Coote, Sir Eyke

, a descendant of the preceding family, was the son of Chidley Coote, esq. by Jane, sister of George lord Carbery. He was born in 1726, and, having at an early period devoted himself to arms, if we are not misinformed, served in his majesty’s troops during | the rebellion in 1745. In the beginning of the year 1754 the regiment under colonel Aldercon, to which sir Eyre Coote belonged, embarked from Ireland to the East Indies. In January 1757, sir Eyre, then a captain, was ordered by admiral Watson to take possession of Calcutta, surrendered by the nabob, of which he was appointed governor, but of which he was almost immediately dispossessed by colonel Clive, who claimed to be the superior officer. He was afterwards employed in the reduction of Houghley and of Chandenagore. At the battle of Plassey, in June, he signalized himself so much, as to be entitled to a considerable share of the honour of that important victory. In July, being then a major, he was detached with a party in pursuit of monsieur Law, who had collected together the dispersed French; which expedition, though it did not sue-, ceed as to its principal object, the capture of Mr. Law, was yet attended with advantages both to the company and the country at large. In the same year, general Lally threatening the siege of Trichinopoly, major Coote, then become a colonel, drew together what forces he could, and invested Wandewash, which he took the 30th of November, in three days. Knowing the advantage of this place, general Lally attempted to retake it, which brought on an engagement the 22d of July 1760, in which the French troops were entirely routed, and, with their general, fled in despair to Pondicherry.

The siege of this place commenced on the 26th of November, and was carried on with unremitted diligence until the middle of January 1761, when the English forces took possession of this important town; the garrison, consisting of 1400 European soldiers, became prisoners of war; and a. vast quantity of military forces, and great riches, were given up at discretion to the victors. This was the final blow to the French power in India. On the colonel’s return to England, the next year, he was presented by the court of directors with a diamond-hilted sword, which cost 700l. as a testimony of gratitude for the important services he had done. At the close of 1769, or very early in 1770, he was appointed commander in chief of the East India Company’s forces in India. He reached Madras in 1770, but left that place again in October to proceed to Bussorah, from whence he prosecuted his journey to Europe overland. The reason of his quitting Fort St. George was supposed to have been owing to a dispute with the governor | there. On the 31st of August 1771 he was invested witH the order of the Bath; and in March 1773 he became colonel of the 37th regiment of foot, which being stationed in Scotland, he resided at Fort George there as governor. On the death of general Clavering in the East Indies, sir Eyre Coote was appointed a member of the supreme council at Bengal, and commander of the British troops. In 1780, Hyder Ally having invaded the Carnatic, general Coote was sent with money and a reinforcement of troops from Bengal to the coast of Coromandel, where he assumed the command of the army.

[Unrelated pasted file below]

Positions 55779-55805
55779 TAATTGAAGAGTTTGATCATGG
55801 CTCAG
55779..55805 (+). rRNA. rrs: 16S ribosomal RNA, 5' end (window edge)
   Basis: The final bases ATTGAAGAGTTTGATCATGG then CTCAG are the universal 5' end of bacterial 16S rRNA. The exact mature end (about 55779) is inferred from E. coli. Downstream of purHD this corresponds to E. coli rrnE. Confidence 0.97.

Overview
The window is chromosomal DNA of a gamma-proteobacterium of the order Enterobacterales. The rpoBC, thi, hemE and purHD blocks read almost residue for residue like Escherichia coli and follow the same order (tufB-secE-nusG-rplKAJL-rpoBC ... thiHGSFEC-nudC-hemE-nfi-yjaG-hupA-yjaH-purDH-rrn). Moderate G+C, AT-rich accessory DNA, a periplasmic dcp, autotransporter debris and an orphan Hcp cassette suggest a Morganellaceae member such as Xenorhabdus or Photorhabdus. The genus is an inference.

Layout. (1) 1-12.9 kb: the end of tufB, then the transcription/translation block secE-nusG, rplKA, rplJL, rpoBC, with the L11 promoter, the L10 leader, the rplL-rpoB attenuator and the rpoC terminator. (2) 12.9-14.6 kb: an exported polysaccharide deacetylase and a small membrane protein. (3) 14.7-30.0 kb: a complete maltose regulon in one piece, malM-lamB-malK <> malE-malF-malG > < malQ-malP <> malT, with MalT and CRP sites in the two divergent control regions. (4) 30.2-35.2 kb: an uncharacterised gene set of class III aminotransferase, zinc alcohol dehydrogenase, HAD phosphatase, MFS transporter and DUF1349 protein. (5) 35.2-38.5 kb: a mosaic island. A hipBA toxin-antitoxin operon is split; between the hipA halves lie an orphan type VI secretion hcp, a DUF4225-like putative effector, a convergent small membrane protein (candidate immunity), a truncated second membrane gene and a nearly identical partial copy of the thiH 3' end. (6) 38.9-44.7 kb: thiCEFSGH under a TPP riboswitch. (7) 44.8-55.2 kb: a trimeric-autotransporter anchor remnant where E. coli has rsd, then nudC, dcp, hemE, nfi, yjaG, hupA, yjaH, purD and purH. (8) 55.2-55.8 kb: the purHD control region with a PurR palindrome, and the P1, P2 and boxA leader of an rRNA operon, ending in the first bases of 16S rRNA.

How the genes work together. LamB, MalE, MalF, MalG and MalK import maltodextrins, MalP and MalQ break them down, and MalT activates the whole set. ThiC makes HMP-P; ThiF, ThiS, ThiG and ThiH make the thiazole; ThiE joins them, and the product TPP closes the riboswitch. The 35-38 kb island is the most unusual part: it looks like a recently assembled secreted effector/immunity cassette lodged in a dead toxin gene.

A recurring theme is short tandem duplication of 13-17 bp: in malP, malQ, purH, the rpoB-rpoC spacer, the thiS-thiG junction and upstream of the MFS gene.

About July 1781 he with 10,000 men, Europeans and natives, defeated Hyder’s army, consisting of more than 150,000, near Porto Novo. This was the first check of moment given to his career; and, during the succeeding progress of the war, was repeatedly defeated by sir Eyre Coote. In 1783, the public service again requiring his presence in the Carnatic, he, though in a dying state, again left Calcutta for Madras, in order to re-assume the command of the army upon that coast. He arrived at Madras the 24th April 1783, and died two days after. His corpse was sent to England, and landed at the Jetty head 2d September 1784, and deposited in the chapel at Plymouth until the 7th, when it proceeded to West Park, the family-seat in Hampshire, and was from thence removed on the 14th for interment in the parish-church of Rockwood. 1

1 Gent. Mag. See Index and vol. LXXX. p. Sos.